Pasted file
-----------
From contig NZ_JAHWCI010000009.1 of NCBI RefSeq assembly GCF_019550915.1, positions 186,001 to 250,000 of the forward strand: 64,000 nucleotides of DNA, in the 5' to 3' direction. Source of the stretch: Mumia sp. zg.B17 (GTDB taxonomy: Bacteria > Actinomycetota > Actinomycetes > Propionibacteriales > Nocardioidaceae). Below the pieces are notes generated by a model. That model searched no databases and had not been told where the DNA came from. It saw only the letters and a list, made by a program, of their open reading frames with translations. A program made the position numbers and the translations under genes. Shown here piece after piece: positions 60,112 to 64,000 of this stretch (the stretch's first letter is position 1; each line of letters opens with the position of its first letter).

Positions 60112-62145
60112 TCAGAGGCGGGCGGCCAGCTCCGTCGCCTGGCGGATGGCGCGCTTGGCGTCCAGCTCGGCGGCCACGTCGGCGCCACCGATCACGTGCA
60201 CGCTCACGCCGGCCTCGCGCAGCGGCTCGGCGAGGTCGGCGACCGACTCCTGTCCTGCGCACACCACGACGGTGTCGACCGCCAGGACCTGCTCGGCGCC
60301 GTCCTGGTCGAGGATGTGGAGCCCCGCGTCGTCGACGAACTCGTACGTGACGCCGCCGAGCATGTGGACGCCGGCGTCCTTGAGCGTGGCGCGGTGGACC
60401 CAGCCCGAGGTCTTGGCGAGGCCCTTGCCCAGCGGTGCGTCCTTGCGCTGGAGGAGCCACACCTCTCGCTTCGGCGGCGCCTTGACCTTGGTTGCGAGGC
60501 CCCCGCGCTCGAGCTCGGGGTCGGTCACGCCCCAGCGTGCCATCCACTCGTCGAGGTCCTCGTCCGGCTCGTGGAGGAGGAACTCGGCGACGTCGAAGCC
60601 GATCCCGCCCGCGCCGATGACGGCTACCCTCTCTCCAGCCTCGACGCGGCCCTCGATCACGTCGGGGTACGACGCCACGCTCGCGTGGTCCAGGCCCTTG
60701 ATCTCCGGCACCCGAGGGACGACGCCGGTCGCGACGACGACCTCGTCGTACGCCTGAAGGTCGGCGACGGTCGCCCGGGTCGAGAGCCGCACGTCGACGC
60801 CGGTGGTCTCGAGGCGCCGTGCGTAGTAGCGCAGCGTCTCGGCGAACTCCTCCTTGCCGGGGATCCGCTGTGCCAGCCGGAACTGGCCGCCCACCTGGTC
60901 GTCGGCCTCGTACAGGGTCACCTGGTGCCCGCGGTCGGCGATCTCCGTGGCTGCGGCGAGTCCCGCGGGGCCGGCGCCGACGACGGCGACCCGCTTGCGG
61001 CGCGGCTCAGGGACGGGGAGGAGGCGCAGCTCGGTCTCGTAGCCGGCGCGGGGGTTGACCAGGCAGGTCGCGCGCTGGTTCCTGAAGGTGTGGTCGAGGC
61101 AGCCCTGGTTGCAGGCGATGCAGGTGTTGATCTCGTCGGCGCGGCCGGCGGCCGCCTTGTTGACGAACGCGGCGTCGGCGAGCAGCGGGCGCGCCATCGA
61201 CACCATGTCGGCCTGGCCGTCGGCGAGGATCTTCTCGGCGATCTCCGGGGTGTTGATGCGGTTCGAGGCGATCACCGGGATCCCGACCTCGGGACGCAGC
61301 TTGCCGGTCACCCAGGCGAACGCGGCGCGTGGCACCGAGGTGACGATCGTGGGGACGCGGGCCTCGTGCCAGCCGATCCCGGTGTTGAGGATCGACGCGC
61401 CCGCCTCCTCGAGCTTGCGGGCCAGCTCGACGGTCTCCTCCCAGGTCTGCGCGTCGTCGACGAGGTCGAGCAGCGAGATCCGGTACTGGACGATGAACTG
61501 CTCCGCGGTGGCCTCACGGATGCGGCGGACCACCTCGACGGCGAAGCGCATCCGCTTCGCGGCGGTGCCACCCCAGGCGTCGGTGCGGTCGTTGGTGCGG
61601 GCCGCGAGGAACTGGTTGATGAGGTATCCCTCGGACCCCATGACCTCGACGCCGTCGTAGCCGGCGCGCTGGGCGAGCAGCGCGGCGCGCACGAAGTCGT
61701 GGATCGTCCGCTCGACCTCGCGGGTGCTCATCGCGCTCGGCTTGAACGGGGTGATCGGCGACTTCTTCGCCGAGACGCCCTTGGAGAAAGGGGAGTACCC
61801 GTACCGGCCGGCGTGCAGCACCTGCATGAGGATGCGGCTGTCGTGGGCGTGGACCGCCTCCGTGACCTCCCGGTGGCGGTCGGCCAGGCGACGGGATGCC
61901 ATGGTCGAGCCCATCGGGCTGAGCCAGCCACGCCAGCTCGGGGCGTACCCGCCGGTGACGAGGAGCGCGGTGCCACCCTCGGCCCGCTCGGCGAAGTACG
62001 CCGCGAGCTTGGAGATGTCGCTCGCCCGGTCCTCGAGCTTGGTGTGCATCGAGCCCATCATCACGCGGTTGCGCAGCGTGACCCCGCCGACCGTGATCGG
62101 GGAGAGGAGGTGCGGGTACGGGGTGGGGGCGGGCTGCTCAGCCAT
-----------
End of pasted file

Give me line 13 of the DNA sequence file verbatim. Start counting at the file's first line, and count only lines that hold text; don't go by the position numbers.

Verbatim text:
61101 AGCCCTGGTTGCAGGCGATGCAGGTGTTGATCTCGTCGGCGCGGCCGGCGGCCGCCTTGTTGACGAACGCGGCGTCGGCGAGCAGCGGGCGCGCCATCGA